Front Cover
 Little Red Riding-Hood
 Back Cover

Group Title: Aunt Louisa's London toy books ;, 71
Title: Red Riding Hood
Full Citation
Permanent Link: http://ufdc.ufl.edu/UF00023893/00001
 Material Information
Title: Red Riding Hood
Series Title: Aunt Louisa's London toy books
Uniform Title: Little Red Riding Hood
Physical Description: 4 leaves : col. ill. ;
Language: English
Creator: Müller, Robert ( Illustrator )
Frederick Warne and Co ( Publisher )
Kronheim & Co ( Printer )
Publisher: Frederick Warne & Co.
Place of Publication: London
Manufacturer: Kronheim & Co.
Publication Date: [ca. 1880]
Subject: Publishers' advertisements -- 1880   ( rbgenr )
Fairy tales -- 1880   ( rbgenr )
Bldn -- 1880
Genre: Publishers' advertisements   ( rbgenr )
Fairy tales   ( rbgenr )
short story   ( marcgt )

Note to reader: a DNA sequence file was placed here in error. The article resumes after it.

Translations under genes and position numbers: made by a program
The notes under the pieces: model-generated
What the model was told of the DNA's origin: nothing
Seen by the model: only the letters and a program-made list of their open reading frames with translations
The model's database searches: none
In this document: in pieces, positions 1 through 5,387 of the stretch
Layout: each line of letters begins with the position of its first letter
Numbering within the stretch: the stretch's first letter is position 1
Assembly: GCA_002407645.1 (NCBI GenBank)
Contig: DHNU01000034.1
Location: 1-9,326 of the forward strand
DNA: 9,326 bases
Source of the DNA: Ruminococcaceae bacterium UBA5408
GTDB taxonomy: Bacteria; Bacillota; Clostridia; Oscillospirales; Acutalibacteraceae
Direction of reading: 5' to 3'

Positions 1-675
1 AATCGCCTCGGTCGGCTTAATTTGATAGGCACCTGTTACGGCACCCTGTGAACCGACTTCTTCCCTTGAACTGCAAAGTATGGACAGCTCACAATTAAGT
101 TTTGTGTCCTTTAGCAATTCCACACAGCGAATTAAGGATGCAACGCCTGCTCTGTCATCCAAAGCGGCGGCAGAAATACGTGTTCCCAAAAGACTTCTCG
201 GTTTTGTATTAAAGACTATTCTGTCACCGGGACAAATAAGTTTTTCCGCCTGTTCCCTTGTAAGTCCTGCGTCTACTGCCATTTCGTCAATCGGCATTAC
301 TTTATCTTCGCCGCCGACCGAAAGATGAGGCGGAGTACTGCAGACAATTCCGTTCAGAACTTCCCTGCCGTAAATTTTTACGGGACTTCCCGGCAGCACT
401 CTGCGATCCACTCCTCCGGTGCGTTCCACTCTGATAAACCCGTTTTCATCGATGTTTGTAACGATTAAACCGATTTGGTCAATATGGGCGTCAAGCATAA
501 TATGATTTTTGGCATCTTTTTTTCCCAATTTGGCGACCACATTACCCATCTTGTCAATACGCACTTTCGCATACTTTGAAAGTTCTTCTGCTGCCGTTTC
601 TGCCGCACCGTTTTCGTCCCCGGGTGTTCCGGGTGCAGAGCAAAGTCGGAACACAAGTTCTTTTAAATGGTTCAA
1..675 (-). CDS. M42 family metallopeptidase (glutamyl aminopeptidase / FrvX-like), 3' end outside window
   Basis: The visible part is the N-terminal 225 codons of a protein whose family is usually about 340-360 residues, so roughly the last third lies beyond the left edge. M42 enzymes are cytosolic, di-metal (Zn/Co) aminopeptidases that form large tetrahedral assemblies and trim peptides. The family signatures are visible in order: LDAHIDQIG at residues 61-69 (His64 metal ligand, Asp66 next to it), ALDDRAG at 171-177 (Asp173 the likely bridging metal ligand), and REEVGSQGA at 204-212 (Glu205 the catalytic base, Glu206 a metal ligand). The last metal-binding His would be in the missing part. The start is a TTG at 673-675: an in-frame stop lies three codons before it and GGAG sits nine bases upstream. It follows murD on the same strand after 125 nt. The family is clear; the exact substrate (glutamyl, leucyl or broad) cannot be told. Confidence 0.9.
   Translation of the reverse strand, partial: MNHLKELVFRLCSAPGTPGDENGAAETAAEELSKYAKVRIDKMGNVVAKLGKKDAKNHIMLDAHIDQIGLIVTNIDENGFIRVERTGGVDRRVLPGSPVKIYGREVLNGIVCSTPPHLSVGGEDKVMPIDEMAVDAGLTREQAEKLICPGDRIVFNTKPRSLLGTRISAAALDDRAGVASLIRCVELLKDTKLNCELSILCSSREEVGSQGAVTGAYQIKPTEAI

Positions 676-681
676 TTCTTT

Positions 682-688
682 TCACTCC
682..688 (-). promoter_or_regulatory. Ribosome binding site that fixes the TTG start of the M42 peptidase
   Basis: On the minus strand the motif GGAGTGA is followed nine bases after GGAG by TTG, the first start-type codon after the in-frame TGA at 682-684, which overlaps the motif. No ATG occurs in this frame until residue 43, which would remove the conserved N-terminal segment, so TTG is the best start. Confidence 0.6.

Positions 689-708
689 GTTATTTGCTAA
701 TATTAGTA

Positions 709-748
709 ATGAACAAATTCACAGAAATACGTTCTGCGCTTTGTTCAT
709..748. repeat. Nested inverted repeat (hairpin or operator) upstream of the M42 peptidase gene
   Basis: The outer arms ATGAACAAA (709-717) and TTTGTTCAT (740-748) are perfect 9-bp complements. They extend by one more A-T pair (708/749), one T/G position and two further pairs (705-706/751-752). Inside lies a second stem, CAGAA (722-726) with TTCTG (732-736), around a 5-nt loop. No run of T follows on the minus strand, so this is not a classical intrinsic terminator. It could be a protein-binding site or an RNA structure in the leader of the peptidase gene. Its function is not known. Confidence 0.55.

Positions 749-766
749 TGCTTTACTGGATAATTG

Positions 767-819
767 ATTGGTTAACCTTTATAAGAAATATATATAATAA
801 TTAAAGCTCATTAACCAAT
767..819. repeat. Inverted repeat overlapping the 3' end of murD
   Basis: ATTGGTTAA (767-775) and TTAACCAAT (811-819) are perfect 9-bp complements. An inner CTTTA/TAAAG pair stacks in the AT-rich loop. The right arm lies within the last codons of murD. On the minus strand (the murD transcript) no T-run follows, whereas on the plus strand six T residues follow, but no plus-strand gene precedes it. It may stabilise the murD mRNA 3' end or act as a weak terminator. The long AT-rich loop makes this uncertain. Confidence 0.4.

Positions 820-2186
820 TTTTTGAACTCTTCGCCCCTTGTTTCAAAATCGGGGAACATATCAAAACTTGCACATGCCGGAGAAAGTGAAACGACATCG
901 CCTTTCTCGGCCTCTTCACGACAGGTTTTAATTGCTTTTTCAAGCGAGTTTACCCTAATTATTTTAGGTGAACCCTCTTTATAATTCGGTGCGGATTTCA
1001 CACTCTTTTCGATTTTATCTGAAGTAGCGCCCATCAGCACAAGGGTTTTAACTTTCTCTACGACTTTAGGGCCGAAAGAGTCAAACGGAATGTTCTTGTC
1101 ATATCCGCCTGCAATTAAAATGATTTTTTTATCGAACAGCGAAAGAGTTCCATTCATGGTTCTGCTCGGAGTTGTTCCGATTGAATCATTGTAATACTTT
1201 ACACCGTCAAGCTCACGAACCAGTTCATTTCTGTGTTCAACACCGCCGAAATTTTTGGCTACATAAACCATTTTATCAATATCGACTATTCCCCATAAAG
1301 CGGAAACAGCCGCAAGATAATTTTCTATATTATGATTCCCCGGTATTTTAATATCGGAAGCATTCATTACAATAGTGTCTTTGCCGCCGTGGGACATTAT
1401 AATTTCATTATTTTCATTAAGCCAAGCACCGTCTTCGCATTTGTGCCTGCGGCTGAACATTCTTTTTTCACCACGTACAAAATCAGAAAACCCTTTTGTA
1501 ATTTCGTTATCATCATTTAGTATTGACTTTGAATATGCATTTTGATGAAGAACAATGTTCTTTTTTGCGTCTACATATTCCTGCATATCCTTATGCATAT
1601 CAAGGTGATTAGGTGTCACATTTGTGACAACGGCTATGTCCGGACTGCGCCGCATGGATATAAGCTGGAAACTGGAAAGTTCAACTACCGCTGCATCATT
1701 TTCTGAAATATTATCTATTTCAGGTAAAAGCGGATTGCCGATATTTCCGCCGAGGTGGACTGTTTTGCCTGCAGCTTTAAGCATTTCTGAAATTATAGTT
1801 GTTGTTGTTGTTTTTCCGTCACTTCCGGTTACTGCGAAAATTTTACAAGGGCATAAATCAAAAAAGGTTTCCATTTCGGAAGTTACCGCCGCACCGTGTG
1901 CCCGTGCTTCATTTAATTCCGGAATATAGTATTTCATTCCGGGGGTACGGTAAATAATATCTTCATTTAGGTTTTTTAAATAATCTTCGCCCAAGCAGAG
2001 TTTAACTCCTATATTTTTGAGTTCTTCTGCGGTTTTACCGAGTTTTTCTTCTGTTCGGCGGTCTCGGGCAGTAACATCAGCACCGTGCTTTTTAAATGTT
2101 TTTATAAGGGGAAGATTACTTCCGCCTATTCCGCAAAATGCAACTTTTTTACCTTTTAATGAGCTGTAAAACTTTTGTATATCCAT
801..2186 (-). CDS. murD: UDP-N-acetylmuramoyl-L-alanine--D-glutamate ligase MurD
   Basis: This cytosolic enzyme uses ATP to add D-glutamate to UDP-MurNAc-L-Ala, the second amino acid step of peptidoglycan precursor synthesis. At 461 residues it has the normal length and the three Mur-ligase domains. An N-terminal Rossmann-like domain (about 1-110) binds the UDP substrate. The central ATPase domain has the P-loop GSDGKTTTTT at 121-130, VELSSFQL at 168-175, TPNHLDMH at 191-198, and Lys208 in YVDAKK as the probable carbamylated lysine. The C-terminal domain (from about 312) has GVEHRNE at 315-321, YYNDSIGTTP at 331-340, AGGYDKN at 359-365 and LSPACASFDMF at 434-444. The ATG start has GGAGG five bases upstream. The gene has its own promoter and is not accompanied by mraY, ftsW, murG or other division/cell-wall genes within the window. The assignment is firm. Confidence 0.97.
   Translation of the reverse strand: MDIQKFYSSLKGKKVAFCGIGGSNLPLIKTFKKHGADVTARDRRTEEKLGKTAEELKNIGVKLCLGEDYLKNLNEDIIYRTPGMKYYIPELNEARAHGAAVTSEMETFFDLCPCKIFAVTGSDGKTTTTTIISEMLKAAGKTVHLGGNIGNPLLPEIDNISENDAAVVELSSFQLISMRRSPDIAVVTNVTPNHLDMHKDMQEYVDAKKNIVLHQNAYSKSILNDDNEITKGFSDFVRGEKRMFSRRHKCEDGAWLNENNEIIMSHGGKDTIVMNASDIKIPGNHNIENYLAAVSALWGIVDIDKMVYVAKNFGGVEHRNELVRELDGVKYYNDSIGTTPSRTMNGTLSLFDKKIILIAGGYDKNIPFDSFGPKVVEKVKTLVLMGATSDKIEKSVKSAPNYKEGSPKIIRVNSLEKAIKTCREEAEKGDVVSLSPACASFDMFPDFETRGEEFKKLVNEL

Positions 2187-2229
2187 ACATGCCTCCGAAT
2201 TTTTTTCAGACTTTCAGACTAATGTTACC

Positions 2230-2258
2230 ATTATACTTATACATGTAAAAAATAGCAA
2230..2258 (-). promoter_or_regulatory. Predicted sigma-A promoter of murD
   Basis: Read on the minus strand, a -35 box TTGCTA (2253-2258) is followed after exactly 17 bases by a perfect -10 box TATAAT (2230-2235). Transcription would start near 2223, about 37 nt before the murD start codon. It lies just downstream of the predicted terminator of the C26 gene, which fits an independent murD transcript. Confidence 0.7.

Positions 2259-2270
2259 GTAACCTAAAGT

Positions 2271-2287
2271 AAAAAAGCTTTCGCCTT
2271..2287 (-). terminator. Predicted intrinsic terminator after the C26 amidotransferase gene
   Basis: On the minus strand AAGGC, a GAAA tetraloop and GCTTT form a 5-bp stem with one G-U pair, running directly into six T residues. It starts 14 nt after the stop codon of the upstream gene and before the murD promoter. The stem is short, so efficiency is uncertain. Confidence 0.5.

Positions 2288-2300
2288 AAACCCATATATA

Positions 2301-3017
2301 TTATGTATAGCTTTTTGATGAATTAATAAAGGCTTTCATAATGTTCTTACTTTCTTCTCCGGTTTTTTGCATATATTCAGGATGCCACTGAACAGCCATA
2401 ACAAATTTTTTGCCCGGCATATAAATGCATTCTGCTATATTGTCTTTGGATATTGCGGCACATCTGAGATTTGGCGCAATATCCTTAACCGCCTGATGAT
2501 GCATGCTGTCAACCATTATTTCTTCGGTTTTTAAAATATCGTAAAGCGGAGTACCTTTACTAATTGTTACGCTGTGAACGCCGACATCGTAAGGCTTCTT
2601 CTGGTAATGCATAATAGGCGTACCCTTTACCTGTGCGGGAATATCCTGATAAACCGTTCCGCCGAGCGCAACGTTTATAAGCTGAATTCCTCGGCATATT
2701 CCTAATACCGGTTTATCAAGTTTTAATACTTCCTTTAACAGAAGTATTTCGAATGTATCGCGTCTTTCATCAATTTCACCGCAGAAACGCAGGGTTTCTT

Spatial Coverage: England -- London
Statement of Responsibility: from coloured designs by Robert Müller.
General Note: Cover title.
General Note: Includes publisher's advertisement.
Funding: Preservation and Access for American and British Children's Literature, 1870-1889 (NEH PA-50860-00).
 Record Information
Bibliographic ID: UF00023893
Volume ID: VID00001
Source Institution: University of Florida
Holding Location: Baldwin Library of Historical Children's Literature in the Department of Special Collections and Area Studies, George A. Smathers Libraries, University of Florida
Rights Management: All rights reserved, Board of Trustees of the University of Florida.
Resource Identifier: aleph - 001736221
notis - AJE8910
oclc - 26133648
 Related Items
Other version: Alternate version (PALMM)
PALMM Version

Table of Contents
    Front Cover
        Page 1
    Little Red Riding-Hood
        Page 2
        Page 3
        Page 4
        Page 5
        Page 6
        Page 7
        Page 8
        Page 9
        Page 10
        Page 11
        Page 12
        Page 13
        Page 14
        Page 15
        Page 16
        Page 17
        Page 18
        Page 19
    Back Cover
        Page 20
Full Text